25 February 2016

Henning Bostelmann (York)

Quantum inequalities

Measurable quantities that have positive values in classical dynamical systems need not be positive in quantum theory.  However, after a suitable coarse-graining process, one typically finds (negative) lower bounds for the operators that represent quantum observables; these bounds are called Quantum Inequalities.  For example, consider a free quantum mechanical particle in 1 dimension.  There are quantum states in which the particle's velocity is positive with probability 1, but where the probability flux for its position is locally negative; that is, while its velocity points to the right, the particle travels to the left!  But as a quantum inequality shows, these effects are small and limited in space and time.  Other examples include the energy density, which is positive in classical field theories but can have negative values in quantum field theories.  The talk will give a review of these phenomena, and report on recent results and work in progress.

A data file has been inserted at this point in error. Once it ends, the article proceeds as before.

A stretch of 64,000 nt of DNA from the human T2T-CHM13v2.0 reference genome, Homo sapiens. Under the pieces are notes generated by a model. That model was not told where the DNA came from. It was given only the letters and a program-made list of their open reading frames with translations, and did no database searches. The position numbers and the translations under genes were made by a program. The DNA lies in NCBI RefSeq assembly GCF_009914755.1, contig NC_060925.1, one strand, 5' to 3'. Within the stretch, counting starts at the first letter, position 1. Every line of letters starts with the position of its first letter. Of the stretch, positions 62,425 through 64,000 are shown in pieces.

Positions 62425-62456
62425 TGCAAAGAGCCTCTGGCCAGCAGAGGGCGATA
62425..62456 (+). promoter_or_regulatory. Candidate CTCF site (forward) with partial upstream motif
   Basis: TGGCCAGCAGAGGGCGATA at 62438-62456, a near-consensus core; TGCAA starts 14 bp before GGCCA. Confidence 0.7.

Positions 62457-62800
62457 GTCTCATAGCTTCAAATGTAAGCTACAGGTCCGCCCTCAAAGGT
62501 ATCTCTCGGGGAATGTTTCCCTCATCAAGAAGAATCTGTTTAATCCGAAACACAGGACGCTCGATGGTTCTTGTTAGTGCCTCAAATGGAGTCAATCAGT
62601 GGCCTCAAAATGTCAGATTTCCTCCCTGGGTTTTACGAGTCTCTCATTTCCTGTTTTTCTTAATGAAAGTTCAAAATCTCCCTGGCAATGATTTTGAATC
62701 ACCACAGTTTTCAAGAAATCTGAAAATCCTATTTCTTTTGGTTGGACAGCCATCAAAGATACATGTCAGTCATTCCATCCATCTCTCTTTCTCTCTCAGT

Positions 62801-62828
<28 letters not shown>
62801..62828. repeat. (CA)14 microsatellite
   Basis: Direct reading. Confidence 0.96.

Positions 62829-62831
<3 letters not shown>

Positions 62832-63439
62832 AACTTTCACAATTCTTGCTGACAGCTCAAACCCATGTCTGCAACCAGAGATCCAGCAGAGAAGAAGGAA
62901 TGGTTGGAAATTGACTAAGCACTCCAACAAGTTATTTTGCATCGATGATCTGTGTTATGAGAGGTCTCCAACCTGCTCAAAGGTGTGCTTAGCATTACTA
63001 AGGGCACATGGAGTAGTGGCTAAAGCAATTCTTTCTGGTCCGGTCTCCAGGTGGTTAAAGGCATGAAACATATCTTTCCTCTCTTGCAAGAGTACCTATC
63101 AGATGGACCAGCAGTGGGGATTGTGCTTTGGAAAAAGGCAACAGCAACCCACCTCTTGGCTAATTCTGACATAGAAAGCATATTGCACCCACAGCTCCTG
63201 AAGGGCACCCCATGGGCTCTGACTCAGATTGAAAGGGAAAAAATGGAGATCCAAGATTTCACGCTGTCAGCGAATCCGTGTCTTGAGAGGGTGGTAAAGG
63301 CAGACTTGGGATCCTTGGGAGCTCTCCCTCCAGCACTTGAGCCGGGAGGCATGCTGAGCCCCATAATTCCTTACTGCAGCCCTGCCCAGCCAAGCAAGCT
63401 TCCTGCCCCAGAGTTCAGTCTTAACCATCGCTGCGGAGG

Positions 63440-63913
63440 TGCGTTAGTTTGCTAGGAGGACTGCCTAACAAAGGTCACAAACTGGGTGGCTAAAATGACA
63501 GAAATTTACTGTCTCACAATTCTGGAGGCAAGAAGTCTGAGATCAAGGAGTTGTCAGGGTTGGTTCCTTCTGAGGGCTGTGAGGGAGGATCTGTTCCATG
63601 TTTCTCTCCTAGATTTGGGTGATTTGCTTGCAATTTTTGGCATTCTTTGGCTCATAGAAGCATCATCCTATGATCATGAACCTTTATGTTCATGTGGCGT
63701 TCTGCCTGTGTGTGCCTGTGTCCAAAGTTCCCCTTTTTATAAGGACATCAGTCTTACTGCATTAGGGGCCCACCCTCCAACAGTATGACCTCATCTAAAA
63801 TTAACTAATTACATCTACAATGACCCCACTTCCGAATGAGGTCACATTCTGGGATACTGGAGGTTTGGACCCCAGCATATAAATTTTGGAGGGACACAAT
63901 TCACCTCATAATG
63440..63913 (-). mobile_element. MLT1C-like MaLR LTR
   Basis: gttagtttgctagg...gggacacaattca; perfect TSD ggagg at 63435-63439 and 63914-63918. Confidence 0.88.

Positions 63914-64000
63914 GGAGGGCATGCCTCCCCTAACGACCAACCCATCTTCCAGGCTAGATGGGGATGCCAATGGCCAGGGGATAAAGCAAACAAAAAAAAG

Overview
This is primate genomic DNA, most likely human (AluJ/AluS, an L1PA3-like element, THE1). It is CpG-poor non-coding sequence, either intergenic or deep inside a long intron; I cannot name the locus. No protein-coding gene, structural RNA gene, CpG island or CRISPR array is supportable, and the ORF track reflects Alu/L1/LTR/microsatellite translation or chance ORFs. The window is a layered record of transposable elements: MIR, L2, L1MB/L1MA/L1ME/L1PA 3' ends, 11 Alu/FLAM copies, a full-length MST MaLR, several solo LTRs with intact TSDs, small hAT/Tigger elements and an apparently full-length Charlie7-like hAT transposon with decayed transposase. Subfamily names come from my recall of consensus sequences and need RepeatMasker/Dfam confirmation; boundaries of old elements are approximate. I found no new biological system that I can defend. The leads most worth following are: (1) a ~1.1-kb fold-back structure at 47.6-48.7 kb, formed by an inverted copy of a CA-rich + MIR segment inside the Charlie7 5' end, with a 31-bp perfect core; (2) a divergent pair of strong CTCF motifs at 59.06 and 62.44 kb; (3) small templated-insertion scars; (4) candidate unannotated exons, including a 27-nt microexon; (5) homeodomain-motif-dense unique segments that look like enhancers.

18 February 2016

Yuki Hirano (Tokyo Metropolitan)

Equivalences of derived factorization categories of gauged Landau-Ginzburg models

For a given Fourier-Mukai equivalence of bounded derived categories of coherent sheaves on smooth quasi-projective varieties, we construct Fourier-Mukai equivalences of derived factorization categories of gauged Landau-Ginzburg (LG) models.

As an application, we obtain some equivalences of derived factorization categories of K-equivalent gauged LG models.  As another application, we prove that if the kernel of the Fourier-Mukai equivalence  is linearizable with respect to a reductive affine algebraic group action, then the derived categories of equivariant coherent sheaves on  the varieties are equivalent.